Bohning Pro Jig - straight or curved clamp

fbirder

Supporter
Supporter
I'm making my own wooden arrows for the first time and I'm about to fletch with 4" right-hand feathers. I have a Bohning Pro jig from my (pre-XS-Wings) recurve days. But it only has a straight clamp. Would that be OK, or should I buy a Bohning RH clamp?

Thanks
 


bimble

Well-known member
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Fonz Awardee
Ironman
aren't the RH/LH clamps for doing helical fletching? If you're happy with straight (though straight with a slight offset would be better), stick with your straight clamp.
 


Andy!

Member
Never fletch straight. Always at least have one degree of offset.

There is research available which shows the effect that spinning the arrow can have on correcting the flight path of arrows that are intentionally bent.

Straight fletching is awesome for ensuring constant veering to one direction.
 


4d4m

Member
Never fletch straight. Always at least have one degree of offset.

There is research available which shows the effect that spinning the arrow can have on correcting the flight path of arrows that are intentionally bent.

Straight fletching is awesome for ensuring constant veering to one direction.
I think he means a straight clamp (applied with an offset) as opposed to a helical clamp
 


fbirder

Supporter
Supporter
Thanks for the answers. I've got a helical clamp, so I'll try that.

I might just fletch 8 with the helical and 4 with the straight offset to see if there's any difference. Using wraps and tape makes it easy to change if one is obviously better than t'other.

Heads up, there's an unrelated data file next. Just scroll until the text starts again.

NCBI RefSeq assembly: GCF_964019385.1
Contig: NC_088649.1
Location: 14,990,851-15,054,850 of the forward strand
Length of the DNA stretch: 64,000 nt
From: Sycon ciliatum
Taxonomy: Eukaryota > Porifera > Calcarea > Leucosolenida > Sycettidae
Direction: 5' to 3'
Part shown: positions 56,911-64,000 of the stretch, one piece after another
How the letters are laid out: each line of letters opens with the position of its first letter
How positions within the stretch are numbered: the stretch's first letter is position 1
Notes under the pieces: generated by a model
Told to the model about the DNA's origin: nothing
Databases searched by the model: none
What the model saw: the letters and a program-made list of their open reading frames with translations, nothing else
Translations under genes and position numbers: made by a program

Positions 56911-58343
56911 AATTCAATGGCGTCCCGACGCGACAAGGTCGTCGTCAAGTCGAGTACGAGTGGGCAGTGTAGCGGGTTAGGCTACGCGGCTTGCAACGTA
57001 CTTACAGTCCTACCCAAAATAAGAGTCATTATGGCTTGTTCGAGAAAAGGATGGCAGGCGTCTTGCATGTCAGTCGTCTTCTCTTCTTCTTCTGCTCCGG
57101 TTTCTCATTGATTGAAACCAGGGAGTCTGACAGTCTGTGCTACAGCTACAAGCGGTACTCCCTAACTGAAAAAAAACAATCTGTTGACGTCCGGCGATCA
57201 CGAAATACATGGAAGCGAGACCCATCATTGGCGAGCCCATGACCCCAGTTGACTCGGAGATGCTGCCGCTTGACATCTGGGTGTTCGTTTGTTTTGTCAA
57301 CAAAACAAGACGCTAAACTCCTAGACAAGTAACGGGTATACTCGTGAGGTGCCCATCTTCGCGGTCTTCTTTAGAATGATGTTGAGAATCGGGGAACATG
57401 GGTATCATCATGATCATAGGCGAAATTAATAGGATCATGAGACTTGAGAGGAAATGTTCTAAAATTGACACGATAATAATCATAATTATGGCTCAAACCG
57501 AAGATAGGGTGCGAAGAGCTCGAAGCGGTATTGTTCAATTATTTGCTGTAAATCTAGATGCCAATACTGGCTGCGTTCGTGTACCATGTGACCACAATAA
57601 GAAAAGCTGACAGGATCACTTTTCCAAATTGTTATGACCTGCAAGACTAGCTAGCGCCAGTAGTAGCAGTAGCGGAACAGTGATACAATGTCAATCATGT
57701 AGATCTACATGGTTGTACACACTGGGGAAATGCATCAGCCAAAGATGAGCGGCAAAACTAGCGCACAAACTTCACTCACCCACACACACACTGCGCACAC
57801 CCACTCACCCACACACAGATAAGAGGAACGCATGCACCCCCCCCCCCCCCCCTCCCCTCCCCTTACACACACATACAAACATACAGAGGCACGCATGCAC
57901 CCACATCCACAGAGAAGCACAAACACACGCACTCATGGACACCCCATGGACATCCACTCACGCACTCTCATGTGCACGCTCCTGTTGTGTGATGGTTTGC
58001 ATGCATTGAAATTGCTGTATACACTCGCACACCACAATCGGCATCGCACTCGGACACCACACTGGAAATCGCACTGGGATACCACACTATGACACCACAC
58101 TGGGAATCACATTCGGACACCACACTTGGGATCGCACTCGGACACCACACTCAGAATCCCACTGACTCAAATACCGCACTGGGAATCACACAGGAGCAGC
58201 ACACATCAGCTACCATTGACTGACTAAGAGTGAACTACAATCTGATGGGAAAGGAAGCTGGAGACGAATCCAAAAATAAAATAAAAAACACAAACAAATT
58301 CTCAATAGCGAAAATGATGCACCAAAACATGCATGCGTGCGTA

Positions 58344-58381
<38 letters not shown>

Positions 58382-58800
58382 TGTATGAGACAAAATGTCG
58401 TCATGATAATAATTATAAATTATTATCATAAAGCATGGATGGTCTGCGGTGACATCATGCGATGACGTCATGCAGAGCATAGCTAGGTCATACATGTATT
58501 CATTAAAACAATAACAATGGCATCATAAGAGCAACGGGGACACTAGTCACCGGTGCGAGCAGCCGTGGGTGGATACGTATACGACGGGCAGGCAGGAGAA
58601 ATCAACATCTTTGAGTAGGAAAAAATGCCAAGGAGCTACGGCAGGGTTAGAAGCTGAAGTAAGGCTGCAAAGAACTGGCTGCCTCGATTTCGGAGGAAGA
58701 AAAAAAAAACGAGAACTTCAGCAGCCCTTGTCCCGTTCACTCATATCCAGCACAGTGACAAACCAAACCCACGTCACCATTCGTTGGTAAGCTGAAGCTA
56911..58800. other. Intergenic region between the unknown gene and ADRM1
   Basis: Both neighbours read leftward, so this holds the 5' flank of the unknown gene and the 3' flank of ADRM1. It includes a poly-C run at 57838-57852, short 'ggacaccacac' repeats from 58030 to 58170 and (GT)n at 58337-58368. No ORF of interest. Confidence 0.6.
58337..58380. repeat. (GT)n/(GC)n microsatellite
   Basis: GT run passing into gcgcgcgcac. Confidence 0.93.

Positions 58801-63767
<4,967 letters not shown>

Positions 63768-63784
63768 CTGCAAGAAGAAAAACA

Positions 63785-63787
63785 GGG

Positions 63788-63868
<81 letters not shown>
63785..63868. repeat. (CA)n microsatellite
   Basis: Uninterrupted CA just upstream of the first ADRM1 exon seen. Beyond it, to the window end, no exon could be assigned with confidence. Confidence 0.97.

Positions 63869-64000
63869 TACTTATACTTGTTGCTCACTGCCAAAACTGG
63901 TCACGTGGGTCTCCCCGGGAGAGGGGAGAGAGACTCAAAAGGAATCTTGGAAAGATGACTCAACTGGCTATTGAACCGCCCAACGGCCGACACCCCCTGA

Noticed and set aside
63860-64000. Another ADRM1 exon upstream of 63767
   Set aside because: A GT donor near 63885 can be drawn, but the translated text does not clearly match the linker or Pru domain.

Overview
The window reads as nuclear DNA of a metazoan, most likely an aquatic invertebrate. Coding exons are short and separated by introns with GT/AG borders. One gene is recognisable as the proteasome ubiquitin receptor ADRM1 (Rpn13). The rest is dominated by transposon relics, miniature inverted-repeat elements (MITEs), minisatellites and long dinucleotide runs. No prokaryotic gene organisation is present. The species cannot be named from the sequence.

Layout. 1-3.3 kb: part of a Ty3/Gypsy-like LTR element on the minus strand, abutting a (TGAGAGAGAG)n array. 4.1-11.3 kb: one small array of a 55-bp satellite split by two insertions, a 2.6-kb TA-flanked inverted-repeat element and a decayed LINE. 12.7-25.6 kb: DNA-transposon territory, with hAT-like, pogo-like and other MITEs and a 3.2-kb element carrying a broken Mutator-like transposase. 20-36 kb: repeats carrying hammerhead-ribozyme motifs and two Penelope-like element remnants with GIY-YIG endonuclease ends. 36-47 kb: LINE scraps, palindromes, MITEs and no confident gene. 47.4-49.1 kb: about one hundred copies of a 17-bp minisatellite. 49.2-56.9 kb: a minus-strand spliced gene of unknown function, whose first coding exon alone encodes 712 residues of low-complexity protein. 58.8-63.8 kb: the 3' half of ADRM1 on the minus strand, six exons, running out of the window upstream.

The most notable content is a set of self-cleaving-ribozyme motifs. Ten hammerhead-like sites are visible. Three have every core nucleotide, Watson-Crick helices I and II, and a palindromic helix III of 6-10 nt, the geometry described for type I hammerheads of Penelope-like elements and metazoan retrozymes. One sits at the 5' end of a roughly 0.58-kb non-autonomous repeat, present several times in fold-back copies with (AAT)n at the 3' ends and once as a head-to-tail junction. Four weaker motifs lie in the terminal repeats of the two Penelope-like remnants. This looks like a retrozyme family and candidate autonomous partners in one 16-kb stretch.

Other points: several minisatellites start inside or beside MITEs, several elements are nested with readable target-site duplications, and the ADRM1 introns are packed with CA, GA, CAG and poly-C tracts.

Andy!

Member
I think he means a straight clamp (applied with an offset) as opposed to a helical clamp
With beginners who don't know, it's best to specify exactly what the story is and keep advice which can apply to everyone.
 


Andy!

Member
I might just fletch 8 with the helical and 4 with the straight offset to see if there's any difference. Using wraps and tape makes it easy to change if one is obviously better than t'other.
The problem that you are going to have is that you won't actually see one being better than the other. What you will see, without doing actual statistical analysis, with plotting results and such is that what you want to be better, will appear to be.

Perfect results, ie, six arrows that will go into exactly the same hole at 25 metres has been achieved with offset fletching, so considering that helical is going to improve on that is a bit of logical fallacy, as is expecting that it will be worse.
 


fbirder

Supporter
Supporter
The problem that you are going to have is that you won't actually see one being better than the other. What you will see, without doing actual statistical analysis, with plotting results and such is that what you want to be better, will appear to be.
Many thanks for your helpful advice.

I am a scientist. I know how to analyse data from experiments.
 


Andy!

Member
Excellent.
All the work in this area has already been done.
The closer the arrow's longitudinal axis is to a straight line, the less aerodynamic effects need to be corrected by spin rate averaging.
Lower quality shafts benefit from greater spin rates and that's where the potential for a greater rotation speed can be achieved with a greater fletching angle. Helical helps seat vanes more securely on thinner shafts if higher rotational speed is desirable.
Shooting machine testing showed that even minimal deviation from perfect arrow straightness was a significant factor in group size and would almost always contribute to lost points.

https://journals.sagepub.com/doi/full/10.1177/1754337117736705
 


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